• Nobody in the military believes they can speak out for fear of retribution. There is wide agreement among the branches of the service that Iraq is a lost cause, but no one wants to tell the President.
• The press corps has totally turned into Bush bootlickers. Start reading the Financial Times of London and Israeli daily Haaretz to get your news about what is really going on in the Middle East.
• There is wide agreement among the military that you don't use torture against hardened terrorists because they are quite willing to die for their cause, and it doesn't work--you just get disinformation. You also don't do to them what we don't want done to us.
One of the best Thomas Friedman columns I've read is in today's NY Times. With clarity, he asks relevant, common-sense questions about the war in Iraq.
The new Third Way Democrat's movement sounds like a surefire way to kill off newfound excitement among new, young Democratic voters, who are the face of our future. A 48% minority in America is no excuse for the Democratic party to move further from the base. I smell the prospect of more rotting away of an already-decaying party. How do you tell them they're taking a wrong turn - how do you tell them they are handing Grover Norquist and Karl Rove assured victory in 2008? I'm not sure how you can get it through their thick Republican lite noggins, all I know is that we'd damned well better do it soon.
Frank Rich raises a very important question in his column:
"Prime time was bestowed upon the three biggest stars in post-Bush Republican politics: Rudy Giuliani, John McCain and Arnold Schwarzenegger. All are supporters of gay rights and opponents of the same-sex marriage constitutional amendment. Only Mr. McCain calls himself pro-life, and he's never made abortion a cause. None of the three support the Bush administration position on stem-cell research. When the No. 1 "moral values" movie star, Mel Gibson, condemned the Schwarzenegger-endorsed California ballot initiative expanding and financing stem-cell research, the governor and voters crushed him like a girlie-man. The measure carried by 59 percent, which is consistent with national polling on the issue.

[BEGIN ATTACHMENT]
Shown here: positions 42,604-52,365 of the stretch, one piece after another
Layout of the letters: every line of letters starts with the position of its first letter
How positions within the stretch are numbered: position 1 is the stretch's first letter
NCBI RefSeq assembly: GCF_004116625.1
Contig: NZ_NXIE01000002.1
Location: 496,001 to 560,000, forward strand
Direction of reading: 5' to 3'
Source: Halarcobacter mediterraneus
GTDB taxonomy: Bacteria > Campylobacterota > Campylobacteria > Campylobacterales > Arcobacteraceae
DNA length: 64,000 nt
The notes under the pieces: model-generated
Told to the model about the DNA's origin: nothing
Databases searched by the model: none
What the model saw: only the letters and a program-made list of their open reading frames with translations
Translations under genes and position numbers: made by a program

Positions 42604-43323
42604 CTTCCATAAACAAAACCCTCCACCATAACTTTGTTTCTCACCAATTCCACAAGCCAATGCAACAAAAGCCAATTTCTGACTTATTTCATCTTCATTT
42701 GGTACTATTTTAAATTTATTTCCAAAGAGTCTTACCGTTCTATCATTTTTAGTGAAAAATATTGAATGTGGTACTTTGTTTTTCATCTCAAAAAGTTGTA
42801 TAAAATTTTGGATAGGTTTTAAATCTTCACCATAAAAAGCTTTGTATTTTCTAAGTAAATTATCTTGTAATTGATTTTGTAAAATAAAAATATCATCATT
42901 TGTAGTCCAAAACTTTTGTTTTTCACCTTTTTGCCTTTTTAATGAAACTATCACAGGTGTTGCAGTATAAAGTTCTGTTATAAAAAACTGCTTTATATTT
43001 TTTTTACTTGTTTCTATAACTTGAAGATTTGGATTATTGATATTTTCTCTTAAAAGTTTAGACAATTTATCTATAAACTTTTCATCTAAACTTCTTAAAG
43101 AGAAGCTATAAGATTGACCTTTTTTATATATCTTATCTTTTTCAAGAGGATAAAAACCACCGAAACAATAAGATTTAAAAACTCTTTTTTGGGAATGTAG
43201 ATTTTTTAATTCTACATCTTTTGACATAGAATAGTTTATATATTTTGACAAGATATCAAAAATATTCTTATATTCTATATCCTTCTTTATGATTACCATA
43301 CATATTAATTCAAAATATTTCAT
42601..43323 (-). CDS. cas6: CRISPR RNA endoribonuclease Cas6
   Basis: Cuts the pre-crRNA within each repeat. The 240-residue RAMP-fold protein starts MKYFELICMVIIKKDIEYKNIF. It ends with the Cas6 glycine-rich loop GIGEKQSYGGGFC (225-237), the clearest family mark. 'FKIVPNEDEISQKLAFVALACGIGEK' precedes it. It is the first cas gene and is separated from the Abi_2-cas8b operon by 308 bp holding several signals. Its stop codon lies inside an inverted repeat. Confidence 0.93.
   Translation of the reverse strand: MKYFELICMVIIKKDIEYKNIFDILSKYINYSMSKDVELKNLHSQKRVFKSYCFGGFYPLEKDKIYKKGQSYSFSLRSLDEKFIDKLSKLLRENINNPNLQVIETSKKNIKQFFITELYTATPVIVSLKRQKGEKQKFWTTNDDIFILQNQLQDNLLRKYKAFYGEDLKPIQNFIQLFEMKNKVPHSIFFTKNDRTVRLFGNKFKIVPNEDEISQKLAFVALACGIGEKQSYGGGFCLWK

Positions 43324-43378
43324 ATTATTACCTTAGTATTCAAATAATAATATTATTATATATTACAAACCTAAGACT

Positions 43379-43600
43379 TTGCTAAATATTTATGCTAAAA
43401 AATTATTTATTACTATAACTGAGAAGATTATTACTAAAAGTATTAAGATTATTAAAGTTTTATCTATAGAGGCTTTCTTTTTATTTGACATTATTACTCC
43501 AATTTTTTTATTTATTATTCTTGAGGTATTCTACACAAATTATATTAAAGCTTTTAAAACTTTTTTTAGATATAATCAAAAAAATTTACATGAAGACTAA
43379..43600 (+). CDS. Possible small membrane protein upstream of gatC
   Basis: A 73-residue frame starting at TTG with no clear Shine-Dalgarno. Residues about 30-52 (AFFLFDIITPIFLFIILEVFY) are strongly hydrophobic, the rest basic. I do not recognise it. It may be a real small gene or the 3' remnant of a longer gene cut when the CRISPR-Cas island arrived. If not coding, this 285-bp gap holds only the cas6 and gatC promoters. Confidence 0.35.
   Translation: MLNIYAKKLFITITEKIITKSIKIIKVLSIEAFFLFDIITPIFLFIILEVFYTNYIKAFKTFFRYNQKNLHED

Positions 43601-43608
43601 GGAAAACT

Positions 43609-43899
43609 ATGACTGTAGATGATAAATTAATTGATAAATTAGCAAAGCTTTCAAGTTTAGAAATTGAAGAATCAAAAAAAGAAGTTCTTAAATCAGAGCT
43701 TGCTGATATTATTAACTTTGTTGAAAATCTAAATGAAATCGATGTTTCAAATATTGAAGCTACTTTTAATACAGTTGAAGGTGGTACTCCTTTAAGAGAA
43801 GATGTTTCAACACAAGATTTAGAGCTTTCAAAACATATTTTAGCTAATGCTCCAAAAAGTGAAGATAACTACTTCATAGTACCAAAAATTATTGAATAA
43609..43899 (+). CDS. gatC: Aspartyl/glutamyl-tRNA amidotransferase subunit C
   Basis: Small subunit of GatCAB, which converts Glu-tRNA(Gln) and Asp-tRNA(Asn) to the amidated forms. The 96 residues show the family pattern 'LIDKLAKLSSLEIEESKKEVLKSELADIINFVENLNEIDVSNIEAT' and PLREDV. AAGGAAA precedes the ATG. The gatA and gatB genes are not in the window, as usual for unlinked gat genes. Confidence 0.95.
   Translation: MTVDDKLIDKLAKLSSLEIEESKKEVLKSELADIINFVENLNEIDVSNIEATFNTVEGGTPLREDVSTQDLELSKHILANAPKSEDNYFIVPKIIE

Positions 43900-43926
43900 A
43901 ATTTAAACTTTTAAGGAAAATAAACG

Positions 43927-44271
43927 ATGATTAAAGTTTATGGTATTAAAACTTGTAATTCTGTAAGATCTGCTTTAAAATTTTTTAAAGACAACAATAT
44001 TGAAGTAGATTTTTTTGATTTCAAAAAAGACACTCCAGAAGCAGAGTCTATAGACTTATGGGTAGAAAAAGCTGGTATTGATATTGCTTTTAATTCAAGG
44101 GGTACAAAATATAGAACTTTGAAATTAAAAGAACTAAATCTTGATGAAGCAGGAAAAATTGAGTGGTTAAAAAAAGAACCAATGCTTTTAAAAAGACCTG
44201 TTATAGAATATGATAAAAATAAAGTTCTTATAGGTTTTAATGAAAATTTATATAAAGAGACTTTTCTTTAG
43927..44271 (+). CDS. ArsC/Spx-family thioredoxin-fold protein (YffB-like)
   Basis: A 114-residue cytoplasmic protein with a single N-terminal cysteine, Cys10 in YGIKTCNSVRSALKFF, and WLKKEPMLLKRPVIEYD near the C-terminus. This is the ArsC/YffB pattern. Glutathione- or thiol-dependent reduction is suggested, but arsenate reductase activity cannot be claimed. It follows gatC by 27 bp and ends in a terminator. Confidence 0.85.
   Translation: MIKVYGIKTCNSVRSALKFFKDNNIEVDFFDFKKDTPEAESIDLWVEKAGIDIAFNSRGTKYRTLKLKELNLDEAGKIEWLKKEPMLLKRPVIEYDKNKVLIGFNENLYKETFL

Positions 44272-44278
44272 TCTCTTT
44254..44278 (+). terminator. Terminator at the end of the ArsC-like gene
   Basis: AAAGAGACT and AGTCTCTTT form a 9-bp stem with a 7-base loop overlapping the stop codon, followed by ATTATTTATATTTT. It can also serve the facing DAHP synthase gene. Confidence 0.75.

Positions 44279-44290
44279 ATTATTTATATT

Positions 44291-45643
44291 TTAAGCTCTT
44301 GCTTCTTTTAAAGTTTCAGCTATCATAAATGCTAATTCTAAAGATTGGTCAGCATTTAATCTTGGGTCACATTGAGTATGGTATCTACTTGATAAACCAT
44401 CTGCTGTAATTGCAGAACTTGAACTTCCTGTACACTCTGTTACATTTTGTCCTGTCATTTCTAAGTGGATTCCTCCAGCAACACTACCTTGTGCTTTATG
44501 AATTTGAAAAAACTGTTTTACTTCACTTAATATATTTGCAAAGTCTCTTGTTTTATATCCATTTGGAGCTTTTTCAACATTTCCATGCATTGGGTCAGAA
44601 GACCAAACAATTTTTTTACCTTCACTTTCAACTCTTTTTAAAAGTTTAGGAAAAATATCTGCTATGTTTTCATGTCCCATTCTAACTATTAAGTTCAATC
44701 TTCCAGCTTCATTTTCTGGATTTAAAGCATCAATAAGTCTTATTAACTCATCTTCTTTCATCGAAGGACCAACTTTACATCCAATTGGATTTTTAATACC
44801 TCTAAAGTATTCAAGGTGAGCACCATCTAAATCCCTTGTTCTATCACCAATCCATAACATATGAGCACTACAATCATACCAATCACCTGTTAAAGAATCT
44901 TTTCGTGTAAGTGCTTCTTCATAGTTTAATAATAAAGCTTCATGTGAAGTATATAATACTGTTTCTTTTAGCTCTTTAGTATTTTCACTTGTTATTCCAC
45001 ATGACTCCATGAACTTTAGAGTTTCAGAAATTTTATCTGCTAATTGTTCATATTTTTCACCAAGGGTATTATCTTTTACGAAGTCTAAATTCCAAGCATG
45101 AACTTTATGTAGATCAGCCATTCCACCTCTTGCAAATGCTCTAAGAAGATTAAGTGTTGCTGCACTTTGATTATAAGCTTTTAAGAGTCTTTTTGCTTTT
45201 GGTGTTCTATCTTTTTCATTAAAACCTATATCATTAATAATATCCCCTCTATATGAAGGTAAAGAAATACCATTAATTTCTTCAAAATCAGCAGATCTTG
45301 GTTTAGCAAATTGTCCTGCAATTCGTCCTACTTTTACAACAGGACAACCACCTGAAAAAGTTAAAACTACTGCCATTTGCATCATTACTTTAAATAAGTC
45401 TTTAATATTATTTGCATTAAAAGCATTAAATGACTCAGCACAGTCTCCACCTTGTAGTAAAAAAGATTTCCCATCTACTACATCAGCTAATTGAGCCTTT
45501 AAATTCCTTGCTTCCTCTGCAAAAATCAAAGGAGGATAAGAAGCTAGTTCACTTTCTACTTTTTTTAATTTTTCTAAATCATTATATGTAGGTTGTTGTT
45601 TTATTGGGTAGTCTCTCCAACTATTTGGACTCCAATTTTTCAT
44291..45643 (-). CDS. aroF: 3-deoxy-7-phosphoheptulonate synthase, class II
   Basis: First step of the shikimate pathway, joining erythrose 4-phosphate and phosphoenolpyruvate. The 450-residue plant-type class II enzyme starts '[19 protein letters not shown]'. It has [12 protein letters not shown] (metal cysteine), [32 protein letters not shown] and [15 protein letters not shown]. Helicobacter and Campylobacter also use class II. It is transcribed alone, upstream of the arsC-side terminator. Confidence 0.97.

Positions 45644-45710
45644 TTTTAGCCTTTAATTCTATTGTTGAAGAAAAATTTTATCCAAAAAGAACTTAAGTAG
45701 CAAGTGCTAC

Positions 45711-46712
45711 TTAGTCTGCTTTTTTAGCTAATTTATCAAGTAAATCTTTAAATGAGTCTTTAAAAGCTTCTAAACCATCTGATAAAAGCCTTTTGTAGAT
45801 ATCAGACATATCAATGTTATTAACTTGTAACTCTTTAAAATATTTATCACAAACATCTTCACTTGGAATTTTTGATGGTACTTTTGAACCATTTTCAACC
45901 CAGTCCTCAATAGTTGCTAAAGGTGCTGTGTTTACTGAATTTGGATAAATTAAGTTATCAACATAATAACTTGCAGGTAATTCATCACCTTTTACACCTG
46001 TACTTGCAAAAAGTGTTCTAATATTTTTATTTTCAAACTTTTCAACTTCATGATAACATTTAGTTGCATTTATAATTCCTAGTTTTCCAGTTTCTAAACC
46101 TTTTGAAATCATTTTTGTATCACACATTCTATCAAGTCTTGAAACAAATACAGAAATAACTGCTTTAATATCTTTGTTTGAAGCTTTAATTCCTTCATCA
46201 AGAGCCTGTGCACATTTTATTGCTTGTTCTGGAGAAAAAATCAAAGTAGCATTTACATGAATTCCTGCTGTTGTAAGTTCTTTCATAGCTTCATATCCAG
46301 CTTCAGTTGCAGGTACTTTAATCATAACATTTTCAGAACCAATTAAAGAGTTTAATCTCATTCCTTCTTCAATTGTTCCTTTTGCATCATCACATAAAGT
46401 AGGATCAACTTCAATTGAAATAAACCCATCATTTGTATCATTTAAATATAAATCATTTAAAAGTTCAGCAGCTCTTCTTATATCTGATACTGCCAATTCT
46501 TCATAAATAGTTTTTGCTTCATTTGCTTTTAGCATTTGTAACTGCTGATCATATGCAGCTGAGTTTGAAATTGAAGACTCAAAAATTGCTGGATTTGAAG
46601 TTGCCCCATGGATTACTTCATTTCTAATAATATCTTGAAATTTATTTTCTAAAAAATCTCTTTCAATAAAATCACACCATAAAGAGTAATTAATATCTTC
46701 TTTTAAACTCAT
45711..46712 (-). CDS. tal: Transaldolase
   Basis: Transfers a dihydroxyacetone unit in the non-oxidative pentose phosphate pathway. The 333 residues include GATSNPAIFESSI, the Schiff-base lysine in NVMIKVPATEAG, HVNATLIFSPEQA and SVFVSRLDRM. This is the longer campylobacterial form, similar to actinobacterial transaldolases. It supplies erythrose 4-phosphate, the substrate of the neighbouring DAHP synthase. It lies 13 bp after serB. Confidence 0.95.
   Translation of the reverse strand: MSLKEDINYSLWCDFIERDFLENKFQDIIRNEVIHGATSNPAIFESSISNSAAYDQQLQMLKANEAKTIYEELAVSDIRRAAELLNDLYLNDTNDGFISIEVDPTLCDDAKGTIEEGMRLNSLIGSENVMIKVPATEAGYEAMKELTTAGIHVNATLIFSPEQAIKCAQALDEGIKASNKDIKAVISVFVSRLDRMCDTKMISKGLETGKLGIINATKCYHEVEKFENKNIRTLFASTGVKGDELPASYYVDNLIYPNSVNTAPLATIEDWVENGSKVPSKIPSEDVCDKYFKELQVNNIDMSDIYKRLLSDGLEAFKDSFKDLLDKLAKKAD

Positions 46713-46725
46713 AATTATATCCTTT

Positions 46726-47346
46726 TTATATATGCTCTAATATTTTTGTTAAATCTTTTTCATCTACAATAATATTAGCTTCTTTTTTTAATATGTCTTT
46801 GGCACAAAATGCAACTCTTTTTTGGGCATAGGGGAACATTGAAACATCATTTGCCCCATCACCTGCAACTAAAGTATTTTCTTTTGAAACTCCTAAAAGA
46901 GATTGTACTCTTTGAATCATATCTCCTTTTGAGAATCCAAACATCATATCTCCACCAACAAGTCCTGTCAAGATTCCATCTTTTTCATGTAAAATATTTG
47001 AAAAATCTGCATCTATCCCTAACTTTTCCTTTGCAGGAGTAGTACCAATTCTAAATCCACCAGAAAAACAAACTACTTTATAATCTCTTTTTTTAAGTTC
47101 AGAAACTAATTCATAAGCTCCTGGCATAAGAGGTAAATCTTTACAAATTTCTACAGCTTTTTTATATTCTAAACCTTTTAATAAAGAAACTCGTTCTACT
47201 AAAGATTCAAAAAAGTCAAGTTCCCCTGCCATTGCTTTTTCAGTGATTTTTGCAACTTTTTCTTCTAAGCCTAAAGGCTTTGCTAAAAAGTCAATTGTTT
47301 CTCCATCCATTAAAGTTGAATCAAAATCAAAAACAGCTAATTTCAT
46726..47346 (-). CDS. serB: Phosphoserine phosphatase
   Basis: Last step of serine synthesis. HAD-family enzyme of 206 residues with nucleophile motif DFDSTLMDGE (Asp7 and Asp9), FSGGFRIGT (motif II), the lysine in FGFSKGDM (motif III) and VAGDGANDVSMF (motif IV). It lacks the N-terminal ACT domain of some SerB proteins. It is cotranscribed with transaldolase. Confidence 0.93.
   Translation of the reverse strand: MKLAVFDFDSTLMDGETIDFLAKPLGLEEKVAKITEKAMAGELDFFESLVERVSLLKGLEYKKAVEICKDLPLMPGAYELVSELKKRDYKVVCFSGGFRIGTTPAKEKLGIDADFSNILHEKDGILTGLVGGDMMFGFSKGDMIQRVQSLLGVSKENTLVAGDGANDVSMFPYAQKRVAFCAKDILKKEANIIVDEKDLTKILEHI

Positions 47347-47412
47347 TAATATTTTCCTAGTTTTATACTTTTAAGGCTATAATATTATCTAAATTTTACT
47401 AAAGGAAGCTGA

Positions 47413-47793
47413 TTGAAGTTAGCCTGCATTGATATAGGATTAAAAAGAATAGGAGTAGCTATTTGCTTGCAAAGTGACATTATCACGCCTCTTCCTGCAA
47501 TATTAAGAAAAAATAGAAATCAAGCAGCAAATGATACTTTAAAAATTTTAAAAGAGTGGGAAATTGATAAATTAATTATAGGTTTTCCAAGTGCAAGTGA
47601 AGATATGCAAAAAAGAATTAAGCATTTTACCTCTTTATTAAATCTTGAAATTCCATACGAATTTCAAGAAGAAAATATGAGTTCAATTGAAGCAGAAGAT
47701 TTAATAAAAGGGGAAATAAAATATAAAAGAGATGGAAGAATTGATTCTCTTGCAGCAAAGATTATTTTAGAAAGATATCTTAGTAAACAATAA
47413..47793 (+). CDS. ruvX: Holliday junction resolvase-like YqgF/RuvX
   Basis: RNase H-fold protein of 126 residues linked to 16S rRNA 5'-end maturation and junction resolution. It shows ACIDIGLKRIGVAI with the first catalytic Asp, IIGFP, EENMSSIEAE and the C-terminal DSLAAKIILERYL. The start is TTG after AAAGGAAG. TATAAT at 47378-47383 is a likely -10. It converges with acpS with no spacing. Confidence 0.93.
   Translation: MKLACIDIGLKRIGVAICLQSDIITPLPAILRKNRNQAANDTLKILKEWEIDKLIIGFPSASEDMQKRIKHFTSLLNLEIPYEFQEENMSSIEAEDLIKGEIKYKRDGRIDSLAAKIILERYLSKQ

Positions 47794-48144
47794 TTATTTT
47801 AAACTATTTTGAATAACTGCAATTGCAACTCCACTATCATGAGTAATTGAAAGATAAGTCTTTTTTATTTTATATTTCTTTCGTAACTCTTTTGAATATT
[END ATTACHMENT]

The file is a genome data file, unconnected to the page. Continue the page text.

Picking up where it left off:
If the Republican party's next round of leaders are all cool with blue culture, why should Democrats run after the red?"
Sticking with the theme of values and Democratic hand-wringing, I saw a truth-telling letter to the DLC's failure of a strategist, Bruce Reed. It was written by a Daily Kos diarist. It was a reply to a WaPo column by Reed titled Ending Our Losing Ways
"..Finally, you said, "The last two campaigns have been short on such shock therapy." And I find myself a little amused. I was and am a supporter of Howard Dean. I think we all owe a debt of gratitude to Gov. Dean for providing us with exactly that. It was clearly Gov. Dean that shocked the Democratic Party out of it's slumber and made it clear that it was ok to go on the offensive against the Republicans rather than being their doormat as we had been the previous couple years....We Democrats ran from him. We voted for "electability" rather than strength of message. And we lost.."
What I believe we need in America today, to bring us back to sanity-in-democracy, is a media that supports a realistic reporting format. [There's a great Jay Rosen blogpost about this HERE].
Many in the media are far removed from the suburban American street, as David Brooks wrote about earlier this week. I think Brooks has recently been too much of a partisan hack, and I don't agree with his statement that "These exurbs are conservative but also utopian - Mayberrys with BlackBerrys. The Republicans won in part because Bush and Rove understand this culture." Most Washington, DC journalists are out of touch with Suburbia, U.S.A. Many of them think that suburbians are a bunch of Bush-loving Bible thumpers. I live in the suburbs and I know just as many people who would spit in Bush's eye as those who would fall on their knees for him. Brooks has raised an interesting point, however.